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HTML5 Window Toggle Events In Pure CSS3

css / navigation

Estimated reading time: 5 minutes, 30 seconds

In the past, animated expansion and contraction of web page elements in response to user clicks has been tied to , particularly JQuery and other frameworks. I suspect this is partly due to web developer’s unfamiliarity with CSS3, the ubiquity of JQuery, desire for support in older versions of IE, and confusion about what to use: we know we can use :hover to initiate such events, but :hover is not a click. :focus and :active might work, but then how do you get “back” from that state to close the element again?

Before I proceed it should be noted that I’m hardly the first to explore this area: notably, Corey Mwamba wrote a particularly good article on the subject over at the excellent Opera developer site. What follows are merely my thoughts, with a little form element accessibility trickiness, and what I think is a simpler and more elegant solution.

It seems obvious that in order to toggle a window event we need an HTML element that has distinct “on” and “off” states. Two immediately spring to mind: radio buttons and checkboxes. In , they’re valid in almost any context. I’ll place a checkbox element to act as our toggle switch inside a div with a class of window. Directly underneath the checkbox, we’ll place the content that is going to be shown and hidden. Assuming that this could be a lot of content, I’ll place it inside its own <div>. So the markup will look like this:

<div class=window>
<input type=checkbox class=toggle>
<div><p>Here’s my content. Beep Boop Blurp.</p></div>

Next, I’ll add some CSS. The outer div will be styled as our window container element:

div.window { color: white; width: 220px; padding: .42rem; border-radius: 5px; background: #c6a24b; margin: 1rem; text-align: center; }

The inner div will initially be hidden by the fact that we’re going to set its height to 0 and overflow property to hidden, so that content does not “spill out” of the div and become visible:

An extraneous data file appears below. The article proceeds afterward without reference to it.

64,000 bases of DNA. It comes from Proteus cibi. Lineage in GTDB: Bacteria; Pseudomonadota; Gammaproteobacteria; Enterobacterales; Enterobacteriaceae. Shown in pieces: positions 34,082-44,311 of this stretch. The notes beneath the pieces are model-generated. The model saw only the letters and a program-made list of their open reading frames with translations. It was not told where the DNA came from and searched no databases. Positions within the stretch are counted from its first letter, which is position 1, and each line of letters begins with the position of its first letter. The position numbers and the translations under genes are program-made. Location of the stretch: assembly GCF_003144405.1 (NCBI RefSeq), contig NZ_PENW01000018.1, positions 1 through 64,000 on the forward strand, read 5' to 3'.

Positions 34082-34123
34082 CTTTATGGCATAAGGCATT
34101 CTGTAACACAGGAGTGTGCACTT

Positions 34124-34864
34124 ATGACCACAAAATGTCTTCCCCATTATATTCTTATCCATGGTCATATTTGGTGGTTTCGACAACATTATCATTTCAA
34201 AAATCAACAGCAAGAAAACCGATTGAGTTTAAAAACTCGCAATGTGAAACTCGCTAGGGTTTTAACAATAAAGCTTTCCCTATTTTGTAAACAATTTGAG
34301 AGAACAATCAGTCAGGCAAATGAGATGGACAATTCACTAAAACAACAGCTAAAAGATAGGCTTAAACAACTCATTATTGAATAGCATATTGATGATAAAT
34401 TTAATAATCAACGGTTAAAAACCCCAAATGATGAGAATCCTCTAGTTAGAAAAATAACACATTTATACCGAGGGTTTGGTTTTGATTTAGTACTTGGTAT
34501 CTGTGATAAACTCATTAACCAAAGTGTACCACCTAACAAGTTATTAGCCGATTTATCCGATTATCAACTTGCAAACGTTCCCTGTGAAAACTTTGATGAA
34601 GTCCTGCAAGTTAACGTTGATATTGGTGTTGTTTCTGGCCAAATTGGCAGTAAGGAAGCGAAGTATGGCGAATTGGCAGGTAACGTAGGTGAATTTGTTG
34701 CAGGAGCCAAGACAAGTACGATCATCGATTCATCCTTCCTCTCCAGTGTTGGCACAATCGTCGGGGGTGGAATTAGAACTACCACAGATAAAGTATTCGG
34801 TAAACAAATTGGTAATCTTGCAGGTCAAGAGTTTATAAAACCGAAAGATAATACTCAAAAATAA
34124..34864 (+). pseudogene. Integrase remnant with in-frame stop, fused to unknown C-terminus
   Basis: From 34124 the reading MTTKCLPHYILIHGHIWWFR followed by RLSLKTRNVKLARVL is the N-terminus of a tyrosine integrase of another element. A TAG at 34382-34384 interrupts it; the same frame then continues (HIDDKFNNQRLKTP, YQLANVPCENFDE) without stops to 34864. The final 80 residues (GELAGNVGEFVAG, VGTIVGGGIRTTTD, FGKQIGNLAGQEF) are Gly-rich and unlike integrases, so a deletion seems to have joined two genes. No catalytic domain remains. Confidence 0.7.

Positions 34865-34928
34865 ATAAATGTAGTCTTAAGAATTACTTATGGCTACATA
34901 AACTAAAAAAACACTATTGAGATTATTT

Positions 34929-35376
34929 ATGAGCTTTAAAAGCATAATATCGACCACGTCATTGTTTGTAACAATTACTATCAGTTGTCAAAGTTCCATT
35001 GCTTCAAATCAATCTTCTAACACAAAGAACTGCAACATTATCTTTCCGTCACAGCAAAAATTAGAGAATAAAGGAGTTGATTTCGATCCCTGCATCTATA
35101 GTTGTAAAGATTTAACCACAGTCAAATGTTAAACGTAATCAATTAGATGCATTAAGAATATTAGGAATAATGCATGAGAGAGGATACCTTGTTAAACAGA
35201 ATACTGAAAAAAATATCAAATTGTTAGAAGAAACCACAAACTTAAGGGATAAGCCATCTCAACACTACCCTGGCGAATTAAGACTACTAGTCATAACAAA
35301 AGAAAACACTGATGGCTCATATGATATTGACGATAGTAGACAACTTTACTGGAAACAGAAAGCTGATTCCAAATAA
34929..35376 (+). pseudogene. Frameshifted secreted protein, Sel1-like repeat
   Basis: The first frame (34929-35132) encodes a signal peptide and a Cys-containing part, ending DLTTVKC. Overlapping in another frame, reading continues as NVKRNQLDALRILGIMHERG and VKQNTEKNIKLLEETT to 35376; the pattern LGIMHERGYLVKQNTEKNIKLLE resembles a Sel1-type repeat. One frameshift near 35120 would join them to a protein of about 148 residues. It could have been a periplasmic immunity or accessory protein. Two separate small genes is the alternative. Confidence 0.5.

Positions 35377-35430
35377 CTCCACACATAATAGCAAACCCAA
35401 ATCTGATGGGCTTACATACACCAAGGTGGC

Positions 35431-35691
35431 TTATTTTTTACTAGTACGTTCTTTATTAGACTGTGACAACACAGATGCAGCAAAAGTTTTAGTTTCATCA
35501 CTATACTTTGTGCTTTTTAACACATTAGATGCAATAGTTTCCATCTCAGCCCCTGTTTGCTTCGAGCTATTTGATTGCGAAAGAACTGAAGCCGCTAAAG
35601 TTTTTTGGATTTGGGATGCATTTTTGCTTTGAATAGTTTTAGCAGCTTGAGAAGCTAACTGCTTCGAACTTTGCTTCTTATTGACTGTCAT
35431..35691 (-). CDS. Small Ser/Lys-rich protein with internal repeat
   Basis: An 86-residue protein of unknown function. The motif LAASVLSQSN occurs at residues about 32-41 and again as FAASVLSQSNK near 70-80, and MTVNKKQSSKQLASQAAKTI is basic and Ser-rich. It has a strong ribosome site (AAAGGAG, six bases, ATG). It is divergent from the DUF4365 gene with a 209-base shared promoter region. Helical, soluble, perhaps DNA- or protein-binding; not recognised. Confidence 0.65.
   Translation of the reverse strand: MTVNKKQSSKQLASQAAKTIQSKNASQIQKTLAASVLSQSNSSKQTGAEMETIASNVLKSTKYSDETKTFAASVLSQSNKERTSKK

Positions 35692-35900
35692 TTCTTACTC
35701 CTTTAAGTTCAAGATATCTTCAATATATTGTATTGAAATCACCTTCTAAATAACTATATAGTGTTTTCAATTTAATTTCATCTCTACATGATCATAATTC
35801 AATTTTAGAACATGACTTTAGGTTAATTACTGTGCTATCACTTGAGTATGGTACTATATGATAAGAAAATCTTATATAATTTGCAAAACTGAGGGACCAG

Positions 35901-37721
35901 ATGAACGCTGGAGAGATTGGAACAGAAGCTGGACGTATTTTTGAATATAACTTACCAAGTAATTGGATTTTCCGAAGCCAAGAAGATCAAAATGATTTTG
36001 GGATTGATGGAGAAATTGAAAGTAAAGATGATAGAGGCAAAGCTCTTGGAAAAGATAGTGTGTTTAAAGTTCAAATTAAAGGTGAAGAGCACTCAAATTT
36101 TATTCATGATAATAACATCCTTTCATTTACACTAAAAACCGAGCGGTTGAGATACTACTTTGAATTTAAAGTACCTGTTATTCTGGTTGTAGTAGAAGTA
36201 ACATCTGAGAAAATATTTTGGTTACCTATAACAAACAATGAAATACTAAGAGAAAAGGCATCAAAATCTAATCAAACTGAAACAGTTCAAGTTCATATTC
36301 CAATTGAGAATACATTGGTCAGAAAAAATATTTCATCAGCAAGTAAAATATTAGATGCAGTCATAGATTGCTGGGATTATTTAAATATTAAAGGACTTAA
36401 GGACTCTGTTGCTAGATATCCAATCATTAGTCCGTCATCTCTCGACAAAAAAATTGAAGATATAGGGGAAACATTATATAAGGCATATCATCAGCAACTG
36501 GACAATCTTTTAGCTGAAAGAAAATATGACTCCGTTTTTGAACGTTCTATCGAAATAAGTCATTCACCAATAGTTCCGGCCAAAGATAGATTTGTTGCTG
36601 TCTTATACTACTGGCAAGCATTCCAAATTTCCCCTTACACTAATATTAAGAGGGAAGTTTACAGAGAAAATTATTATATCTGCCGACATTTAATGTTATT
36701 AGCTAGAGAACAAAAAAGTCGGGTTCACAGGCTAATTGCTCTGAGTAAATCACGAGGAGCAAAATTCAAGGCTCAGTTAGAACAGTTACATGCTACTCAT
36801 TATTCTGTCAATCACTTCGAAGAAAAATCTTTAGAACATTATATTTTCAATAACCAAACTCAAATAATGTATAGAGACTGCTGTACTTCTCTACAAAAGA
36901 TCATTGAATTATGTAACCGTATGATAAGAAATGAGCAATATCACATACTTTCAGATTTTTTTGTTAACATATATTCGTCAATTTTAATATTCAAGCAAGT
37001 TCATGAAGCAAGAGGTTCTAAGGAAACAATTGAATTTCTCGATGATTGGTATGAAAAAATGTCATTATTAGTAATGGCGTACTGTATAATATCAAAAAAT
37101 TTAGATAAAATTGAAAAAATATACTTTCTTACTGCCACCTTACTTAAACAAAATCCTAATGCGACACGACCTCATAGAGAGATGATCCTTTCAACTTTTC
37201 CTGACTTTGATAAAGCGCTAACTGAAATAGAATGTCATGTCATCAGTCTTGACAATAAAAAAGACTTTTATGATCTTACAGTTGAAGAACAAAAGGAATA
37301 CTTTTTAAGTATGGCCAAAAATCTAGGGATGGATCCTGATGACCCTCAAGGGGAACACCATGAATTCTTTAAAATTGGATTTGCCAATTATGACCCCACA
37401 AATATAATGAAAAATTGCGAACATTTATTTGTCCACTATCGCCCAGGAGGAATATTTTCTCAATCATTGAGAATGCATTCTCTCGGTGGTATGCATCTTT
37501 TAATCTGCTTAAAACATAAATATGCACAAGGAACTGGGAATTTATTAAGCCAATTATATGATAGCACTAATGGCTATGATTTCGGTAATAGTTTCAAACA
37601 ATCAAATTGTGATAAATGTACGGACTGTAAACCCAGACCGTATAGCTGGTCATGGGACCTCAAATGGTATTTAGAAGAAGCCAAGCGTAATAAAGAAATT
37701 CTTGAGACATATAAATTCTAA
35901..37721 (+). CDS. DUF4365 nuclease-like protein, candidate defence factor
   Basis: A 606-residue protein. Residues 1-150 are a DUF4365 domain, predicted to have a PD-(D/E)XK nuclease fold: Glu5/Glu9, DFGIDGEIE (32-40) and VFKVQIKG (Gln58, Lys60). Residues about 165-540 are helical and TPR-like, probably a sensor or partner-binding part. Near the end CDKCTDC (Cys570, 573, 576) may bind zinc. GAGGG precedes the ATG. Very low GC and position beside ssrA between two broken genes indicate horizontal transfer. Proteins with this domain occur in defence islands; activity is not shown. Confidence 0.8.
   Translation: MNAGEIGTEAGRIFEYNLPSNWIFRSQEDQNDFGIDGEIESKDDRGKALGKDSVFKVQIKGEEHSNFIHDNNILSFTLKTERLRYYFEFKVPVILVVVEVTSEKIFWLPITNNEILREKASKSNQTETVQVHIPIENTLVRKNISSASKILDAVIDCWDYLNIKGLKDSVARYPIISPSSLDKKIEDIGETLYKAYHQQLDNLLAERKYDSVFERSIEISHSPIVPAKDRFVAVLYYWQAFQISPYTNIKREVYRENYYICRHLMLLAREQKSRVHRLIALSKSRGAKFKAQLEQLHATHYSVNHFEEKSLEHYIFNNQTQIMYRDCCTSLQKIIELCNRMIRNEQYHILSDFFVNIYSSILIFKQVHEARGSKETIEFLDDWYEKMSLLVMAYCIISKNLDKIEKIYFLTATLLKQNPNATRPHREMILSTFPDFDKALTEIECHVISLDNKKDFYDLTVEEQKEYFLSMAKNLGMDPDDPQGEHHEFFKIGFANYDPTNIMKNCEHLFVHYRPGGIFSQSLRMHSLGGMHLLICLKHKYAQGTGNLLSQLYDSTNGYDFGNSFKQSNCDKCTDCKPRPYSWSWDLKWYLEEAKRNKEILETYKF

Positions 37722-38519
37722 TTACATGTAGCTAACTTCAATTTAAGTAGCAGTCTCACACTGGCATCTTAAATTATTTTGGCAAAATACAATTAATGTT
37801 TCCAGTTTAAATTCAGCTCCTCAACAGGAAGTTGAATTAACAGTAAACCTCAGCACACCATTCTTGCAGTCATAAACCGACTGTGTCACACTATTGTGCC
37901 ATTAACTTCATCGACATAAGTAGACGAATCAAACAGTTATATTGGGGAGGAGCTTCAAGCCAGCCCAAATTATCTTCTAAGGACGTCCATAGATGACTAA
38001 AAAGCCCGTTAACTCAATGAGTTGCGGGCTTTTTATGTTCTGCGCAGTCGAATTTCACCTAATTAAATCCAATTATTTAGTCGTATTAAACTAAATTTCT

div.window div { height: 0px; margin: .2rem; overflow: hidden; }

That pulls our outer div closed. Now to initiate our expansion. First, we’re going to change the selector used above to be a little more precise:

input.toggle ~ div { height: 0px; margin: .2rem; overflow: hidden; }

This is the sibling selector. It will provide the same result in your browser as the code above. If you’re saying to yourself “Why not use an adjacent selector instead?” you’re right... but we’ll see why a sibling selector is better choice in a moment.

Now we can get to our open / close routine. The CSS status for a checked input is, not surprisingly, :checked… so we’ll use that to set the height of the inner div to show all of its contents.

input.toggle:checked ~ div { height: 180px; }

The neat part of this is the fact that we don’t have to worry about anything else: these two lines of code make the whole system work, and anything else we choose to add is an embellishment. Turning on the checkbox expands the inner div, which in turn expands the outer window.

“But I Don’t Want A Checkbox!”

Here’s the trick. We’re going to add a <label> after the checkbox. And we’re going to use the value of the label’s for attribute to link it to the checkbox, which will have a matching id. No CSS; this is all markup: